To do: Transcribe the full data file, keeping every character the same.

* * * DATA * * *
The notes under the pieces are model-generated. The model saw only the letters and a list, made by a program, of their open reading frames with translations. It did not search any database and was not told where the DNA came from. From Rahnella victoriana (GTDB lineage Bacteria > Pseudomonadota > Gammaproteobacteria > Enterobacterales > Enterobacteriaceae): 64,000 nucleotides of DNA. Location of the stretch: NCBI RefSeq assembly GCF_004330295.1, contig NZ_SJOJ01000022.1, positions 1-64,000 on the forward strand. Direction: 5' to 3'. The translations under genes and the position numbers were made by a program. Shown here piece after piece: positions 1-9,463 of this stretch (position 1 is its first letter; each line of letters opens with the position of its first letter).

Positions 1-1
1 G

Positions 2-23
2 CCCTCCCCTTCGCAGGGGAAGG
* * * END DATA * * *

The notes under the pieces are model-generated. The model saw only the letters and a list, made by a program, of their open reading frames with translations. It did not search any database and was not told where the DNA came from. From Rahnella victoriana (GTDB lineage Bacteria > Pseudomonadota > Gammaproteobacteria > Enterobacterales > Enterobacteriaceae): 64,000 nucleotides of DNA. Location of the stretch: NCBI RefSeq assembly GCF_004330295.1, contig NZ_SJOJ01000022.1, positions 1-64,000 on the forward strand. Direction: 5' to 3'. The translations under genes and the position numbers were made by a program. Shown here piece after piece: positions 1-9,463 of this stretch (position 1 is its first letter; each line of letters opens with the position of its first letter).

Positions 1-1
1 G

Positions 2-23
2 CCCTCCCCTTCGCAGGGGAAGG